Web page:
But keeping young people off the job market is only half of what the schools do superbly well. By the age of thirteen or fourteen, children in aboriginal societies--tribal societies--have completed what we, from our point of view, would call their "education." They're ready to "graduate" and become adults. In these societies, what this means is that their survival value is 100%. All their elders could disappear overnight, and there wouldn't be chaos, anarchy, and famine among these new adults. They would be able to carry on without a hitch. None of the skills and technologies practiced by their parents would be lost. If they wanted to, they could live quite independently of the tribal structure in which they were reared.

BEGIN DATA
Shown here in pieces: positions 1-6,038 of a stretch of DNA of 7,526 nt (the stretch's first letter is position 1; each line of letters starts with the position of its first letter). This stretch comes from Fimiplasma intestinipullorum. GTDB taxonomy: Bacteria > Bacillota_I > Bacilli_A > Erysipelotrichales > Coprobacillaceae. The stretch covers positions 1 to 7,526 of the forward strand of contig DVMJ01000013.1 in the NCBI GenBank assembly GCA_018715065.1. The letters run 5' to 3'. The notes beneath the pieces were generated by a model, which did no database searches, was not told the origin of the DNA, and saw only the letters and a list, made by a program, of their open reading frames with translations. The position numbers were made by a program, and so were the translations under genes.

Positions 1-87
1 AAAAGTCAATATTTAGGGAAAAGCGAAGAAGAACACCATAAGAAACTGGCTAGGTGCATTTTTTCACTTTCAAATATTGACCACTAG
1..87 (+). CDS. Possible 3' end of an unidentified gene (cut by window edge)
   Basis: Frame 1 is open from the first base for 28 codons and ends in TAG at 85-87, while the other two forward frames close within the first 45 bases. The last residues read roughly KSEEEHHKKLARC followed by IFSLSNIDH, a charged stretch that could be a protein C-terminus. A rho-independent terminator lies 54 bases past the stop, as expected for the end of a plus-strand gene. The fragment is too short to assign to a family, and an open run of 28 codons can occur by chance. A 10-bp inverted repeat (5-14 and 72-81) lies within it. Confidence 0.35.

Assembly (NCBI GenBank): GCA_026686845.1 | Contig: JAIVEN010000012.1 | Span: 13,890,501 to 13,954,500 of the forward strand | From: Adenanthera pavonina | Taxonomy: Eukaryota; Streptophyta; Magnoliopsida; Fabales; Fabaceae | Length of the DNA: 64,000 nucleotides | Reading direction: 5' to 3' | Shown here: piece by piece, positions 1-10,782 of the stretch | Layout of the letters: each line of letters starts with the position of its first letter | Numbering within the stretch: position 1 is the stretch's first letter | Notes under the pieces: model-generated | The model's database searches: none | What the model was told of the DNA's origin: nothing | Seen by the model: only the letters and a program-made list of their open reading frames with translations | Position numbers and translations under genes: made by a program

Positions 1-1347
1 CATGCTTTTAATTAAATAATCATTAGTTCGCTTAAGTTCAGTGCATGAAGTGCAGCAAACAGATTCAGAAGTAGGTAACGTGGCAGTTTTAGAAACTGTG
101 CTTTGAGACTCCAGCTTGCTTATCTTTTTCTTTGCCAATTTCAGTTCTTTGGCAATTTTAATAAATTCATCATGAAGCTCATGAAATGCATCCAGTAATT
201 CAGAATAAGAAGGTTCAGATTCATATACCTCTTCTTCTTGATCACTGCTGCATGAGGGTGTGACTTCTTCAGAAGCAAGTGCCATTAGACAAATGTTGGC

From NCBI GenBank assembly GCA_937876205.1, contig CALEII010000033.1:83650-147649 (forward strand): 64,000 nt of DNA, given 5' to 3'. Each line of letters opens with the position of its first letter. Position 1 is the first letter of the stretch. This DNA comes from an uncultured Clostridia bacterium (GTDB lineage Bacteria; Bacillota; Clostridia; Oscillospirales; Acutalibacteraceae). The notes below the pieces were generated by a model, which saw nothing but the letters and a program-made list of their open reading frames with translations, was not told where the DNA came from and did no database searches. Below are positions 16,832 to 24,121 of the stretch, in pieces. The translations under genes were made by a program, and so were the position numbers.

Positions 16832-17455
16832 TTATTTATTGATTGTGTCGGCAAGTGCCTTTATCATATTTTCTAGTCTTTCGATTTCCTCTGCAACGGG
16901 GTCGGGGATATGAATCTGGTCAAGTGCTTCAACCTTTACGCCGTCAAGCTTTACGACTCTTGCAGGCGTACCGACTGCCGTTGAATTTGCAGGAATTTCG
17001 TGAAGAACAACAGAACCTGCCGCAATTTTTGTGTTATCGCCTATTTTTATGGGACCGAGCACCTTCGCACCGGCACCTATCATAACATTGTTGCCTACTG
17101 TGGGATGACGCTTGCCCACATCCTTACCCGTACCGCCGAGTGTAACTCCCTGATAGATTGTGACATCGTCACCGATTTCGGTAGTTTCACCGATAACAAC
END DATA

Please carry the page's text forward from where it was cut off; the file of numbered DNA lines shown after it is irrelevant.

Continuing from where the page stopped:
But the last thing we want our children to be able to do is to live independently of our society. We don't want our graduates to have a survival value of 100%, because this would make them free to opt out of our carefully constructed economic system and do whatever they please. We don't want them to do whatever they please, we want them to have exactly two choices (assuming they're not independently wealthy). Get a job or go to college. Either choice is good for us, because we need a constant supply of entry-level workers and we also need doctors, lawyers, physicists, mathematicians, psychologists, geologists, biologists, school teachers, and so on. The citizen's education accomplishes this almost without fail. Ninety-nine point nine percent of our high school graduates make one of these two choices.